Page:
Disclosure to CMS also is required within 30 days of termination of the prescription drug coverage or within 30 days of a change in the plan’s status as creditable coverage or noncreditable coverage.

The CMS online tool is the only method allowed for completing the required disclosure. From this link, follow the prompts to respond to a series of questions regarding the plan. The link is the same regardless of whether the employer’s plan provides creditable or noncreditable coverage. The entire process usually takes only 5 or 10 minutes to complete.

Originally published by www.thinkhr.com

How a “Millennial” Benefits Advisor Sees the Employer Healthcare Space | Maryland Benefit Advisors

Benefits specialist Matt White has embraced his role as a “Millennial” benefits advisor. After hearing countless CFO’s repeat the defeatist mantra of “Rates go up, there’s nothing a company can do,” Matt went on a mission to bring new strategies to break that trend. Recently hired by the Maryland-based agency Employee Benefits Group to spearhead their implementation of innovative strategies, the move has been a resounding success for both clients and agency growth. I sat down with Matt to learn more about the role of the young innovator in employee benefits.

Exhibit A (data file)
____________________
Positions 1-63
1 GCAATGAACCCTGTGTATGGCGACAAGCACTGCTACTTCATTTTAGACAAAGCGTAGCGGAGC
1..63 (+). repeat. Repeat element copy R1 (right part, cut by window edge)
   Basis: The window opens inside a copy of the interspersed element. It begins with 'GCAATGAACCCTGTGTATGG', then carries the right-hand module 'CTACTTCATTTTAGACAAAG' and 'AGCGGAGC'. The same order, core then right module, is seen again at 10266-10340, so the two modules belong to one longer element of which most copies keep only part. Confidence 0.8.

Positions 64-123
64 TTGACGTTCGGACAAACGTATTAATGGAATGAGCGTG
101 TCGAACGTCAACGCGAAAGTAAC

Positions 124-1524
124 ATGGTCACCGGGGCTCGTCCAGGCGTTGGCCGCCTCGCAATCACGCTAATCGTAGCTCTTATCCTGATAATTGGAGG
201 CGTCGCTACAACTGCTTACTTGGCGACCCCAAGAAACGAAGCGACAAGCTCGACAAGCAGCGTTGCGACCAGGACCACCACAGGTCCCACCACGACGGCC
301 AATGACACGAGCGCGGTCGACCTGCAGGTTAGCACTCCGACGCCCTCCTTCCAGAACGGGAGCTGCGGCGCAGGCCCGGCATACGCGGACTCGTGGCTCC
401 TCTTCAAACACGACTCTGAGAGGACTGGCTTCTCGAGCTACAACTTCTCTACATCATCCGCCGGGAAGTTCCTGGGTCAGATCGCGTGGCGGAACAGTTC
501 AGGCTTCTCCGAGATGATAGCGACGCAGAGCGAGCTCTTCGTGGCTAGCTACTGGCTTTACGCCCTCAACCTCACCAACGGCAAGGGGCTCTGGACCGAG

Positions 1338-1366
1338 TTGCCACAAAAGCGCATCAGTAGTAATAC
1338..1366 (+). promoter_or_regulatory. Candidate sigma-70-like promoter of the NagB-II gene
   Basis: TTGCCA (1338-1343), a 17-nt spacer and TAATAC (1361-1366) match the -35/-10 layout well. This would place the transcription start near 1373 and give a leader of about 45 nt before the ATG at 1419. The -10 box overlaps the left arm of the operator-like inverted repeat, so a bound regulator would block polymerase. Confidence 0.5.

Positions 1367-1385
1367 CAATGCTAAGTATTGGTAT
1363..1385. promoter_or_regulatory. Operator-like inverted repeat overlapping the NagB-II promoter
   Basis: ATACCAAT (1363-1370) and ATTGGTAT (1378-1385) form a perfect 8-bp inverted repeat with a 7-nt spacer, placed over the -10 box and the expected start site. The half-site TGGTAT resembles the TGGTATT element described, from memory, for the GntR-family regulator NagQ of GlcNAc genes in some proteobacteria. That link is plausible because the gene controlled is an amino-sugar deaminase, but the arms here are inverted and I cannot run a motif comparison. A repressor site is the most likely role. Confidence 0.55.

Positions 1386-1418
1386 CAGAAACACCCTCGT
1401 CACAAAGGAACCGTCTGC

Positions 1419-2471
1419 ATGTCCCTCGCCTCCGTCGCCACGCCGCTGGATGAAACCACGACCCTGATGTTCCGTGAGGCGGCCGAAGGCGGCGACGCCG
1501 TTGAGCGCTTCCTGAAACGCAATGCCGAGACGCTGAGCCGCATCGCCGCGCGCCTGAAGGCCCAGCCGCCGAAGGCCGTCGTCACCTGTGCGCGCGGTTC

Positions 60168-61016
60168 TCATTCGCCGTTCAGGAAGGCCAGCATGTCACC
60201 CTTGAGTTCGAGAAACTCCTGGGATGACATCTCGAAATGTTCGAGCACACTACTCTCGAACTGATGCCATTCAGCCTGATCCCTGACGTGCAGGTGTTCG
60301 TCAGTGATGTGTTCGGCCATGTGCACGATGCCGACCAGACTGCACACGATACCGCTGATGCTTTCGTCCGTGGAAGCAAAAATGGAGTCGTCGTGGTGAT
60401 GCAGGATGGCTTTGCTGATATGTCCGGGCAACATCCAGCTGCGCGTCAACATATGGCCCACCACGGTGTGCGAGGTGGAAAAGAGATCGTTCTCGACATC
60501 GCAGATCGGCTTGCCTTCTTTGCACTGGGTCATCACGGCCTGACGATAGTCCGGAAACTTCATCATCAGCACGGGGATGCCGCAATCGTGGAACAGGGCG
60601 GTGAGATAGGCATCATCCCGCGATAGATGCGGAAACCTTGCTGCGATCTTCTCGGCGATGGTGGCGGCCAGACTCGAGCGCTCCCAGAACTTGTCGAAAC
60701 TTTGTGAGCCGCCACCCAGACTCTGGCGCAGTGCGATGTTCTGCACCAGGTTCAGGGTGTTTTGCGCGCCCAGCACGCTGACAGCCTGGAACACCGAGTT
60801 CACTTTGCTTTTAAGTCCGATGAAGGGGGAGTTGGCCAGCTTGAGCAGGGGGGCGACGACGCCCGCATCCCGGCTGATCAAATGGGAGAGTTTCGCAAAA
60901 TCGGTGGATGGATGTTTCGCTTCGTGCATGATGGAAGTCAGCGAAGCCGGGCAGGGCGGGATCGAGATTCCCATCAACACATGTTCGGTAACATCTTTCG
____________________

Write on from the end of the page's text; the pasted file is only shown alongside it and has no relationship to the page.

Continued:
Meg Murphy: You have led the charge bringing in innovative solutions for your clients. What motivates you to stay on the cutting edge of client strategies?

Matt White: Two things:

First, my wife is an HR Director at a local government contractor. I’ve seen firsthand the tremendous asset a benefit partner can be to HR professionals, the company bottom line, and also client employees when there is a strong partnership in place.

Second, prior to coming onboard with the Employee Benefits Group, I worked with a number of benefit brokers. I was inspired by a few that were seeking innovative ways to deliver advantages through employee benefits. It was awesome to watch the passion, the impact, and the strong partnership these advisors shared with their clients. Alternatively—and I get passionate about this— I saw a number of advisors who operated under what I call the “trust me, I’ve been doing this a long time” mentality. Look around, the world is changing. I’ve said harshly to others that this is similar to doctors I met while working in the pharmaceutical industry who were still prescribing Ibuprofen the same as they had since the 70’s for virtually everything.